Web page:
p+q=1 is a very simple formula. The complexities it implies however is truly mind numbing. Apply it to evolution? Oh my *L*

I love it when the determinists (religious or otherwise) get smacked in the face with reality.

I sincerely hope the universe never loses it surprises. Life will be neither fun or interesting

 
At Thursday, January 25, 2007 12:42:00 AM, Blogger jj mollo said...

Steve,

Determinists believe that a state set has channels, which the future must follow. Anything sufficiently close to the channel will get dragged in and flow predictably downstream. The thing about strange attractors is that many of them can be characterized, but it doesn't necessarily help. If a state is at point A at time 1 and transitions to point B at time 2, it may indeed be a direct consequence of point A, but will not occur again in just that way. For if the state is "close" to state A, the closeness required to evoke something close to state B may well be smaller than any measured difference. In fact the required closeness to state A is closer than any difference you may specify. I.e., the limit goes to zero, and Heisenberg insures that there will always be a difference. Weather can never be predicted with certainty or at all beyond a certain time horizon.

There are of course many approaches to analysis that allow you to narrow the possible outcomes and characterize them statistically. Information is available, but precision is not.

I'm betting that we will eventually discover that humans are much better at dealing with chaotic systems than any proposed substitute. Enhancement is a different issue. That happens all the time. We are always riding on the backs of our new tools, new technology and improved education.

The problem with growing old is that we begin to find some of the enhancements distasteful. My mother learned to keep her car running. She learned how to use a microwave oven. She even learned how to do e-mail and surf the Net. She is balking, for some unknown reason, at playing DVDs. Oh well.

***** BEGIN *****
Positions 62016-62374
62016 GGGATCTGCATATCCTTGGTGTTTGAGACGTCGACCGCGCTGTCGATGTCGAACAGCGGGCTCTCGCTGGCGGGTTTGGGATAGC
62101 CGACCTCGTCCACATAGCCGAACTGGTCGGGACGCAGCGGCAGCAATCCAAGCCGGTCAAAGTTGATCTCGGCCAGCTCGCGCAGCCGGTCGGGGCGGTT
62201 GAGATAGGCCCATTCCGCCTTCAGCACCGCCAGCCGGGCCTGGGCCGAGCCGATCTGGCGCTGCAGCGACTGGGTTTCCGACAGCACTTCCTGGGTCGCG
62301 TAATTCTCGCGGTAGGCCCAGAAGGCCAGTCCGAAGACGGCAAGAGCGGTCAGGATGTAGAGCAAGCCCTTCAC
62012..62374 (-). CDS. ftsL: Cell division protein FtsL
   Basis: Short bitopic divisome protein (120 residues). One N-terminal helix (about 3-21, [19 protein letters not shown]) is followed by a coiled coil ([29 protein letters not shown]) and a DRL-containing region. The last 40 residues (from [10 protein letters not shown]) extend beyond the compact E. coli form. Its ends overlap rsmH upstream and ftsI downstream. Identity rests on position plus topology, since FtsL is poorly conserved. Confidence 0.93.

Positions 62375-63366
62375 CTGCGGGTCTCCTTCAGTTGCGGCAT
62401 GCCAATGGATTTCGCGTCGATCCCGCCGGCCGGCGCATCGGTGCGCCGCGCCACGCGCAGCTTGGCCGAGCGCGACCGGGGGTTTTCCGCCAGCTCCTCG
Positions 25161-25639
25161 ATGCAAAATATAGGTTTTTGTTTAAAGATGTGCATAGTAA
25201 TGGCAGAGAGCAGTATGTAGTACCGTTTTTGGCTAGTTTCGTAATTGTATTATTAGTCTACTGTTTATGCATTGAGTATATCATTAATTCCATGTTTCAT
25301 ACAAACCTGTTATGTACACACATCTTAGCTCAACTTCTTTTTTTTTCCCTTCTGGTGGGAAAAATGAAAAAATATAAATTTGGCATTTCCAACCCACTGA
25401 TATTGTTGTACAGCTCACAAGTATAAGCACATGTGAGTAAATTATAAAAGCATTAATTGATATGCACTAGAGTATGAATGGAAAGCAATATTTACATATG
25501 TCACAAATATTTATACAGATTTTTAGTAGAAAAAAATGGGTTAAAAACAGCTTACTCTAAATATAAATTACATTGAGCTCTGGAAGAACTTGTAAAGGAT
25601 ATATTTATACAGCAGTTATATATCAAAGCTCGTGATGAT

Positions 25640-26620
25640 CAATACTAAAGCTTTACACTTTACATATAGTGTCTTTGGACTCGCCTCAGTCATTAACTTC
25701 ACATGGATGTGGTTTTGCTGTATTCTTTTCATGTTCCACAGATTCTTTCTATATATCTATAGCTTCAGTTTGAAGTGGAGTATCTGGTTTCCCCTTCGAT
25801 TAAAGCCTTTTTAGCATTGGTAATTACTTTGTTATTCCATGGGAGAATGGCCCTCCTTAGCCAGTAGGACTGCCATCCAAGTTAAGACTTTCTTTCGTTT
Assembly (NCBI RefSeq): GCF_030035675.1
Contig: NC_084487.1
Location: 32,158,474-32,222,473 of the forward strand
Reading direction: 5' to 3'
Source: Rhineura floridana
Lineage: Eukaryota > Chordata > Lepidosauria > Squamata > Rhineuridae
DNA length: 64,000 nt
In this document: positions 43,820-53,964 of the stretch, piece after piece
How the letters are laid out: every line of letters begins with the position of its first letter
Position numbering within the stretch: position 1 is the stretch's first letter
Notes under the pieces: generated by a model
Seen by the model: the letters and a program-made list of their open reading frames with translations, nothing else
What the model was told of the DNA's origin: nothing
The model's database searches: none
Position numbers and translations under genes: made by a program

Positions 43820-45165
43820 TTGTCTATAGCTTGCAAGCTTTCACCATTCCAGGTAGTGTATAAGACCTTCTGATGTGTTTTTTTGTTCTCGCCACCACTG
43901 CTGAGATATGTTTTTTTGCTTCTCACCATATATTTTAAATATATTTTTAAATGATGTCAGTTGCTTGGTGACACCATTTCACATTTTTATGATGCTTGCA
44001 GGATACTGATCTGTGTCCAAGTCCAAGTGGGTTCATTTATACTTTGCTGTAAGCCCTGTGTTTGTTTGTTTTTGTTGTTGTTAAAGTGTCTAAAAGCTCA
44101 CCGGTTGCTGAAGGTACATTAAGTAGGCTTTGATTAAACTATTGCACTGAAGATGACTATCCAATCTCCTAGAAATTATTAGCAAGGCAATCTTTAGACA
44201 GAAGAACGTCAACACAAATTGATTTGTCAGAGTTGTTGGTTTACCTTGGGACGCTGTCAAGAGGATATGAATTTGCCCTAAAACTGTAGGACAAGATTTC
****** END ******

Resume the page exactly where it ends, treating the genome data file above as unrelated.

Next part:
At Thursday, January 25, 2007 1:03:00 AM, Blogger jj mollo said...

Mal, Even if the Universe were deterministic, we would still be in for lots of surprises. We are pretty finite creatures. The theory does remind me of the doctrine of pre-destination. Why does the minister bother preaching if God already knows who will be saved and who will not be saved? What is the meaning of effort, or free will, in that scenario?

Steve, The tipping point concept is probably borrowed from Catastrophe theory, rather than Chaos Theory.

An excellent metaphor for chaos theory might be taken from Larry Niven's Ringworld series. In one scene, Luis is jumping through mazes of transporters in order to keep from being followed. No one can know whether he chose the left or right and each jump leaves him off at a dramatically different place. He has randomized his location on the planet, although it can be characterized. His adversary knows that he is near a transporter, but nothing more than that.

An example of a catastrophe, which is perhaps controlled by chaotic systems, is the surface renewal theory of Venus. According to this theory, the land remains static while heat builds up in the core for thousands of years. Once the heat reaches a crucial point, the entire surface of the planet inverts itself, renewing the surface and releasing the heat. (I haven't checked on it lately. The theory might have been refuted by now.)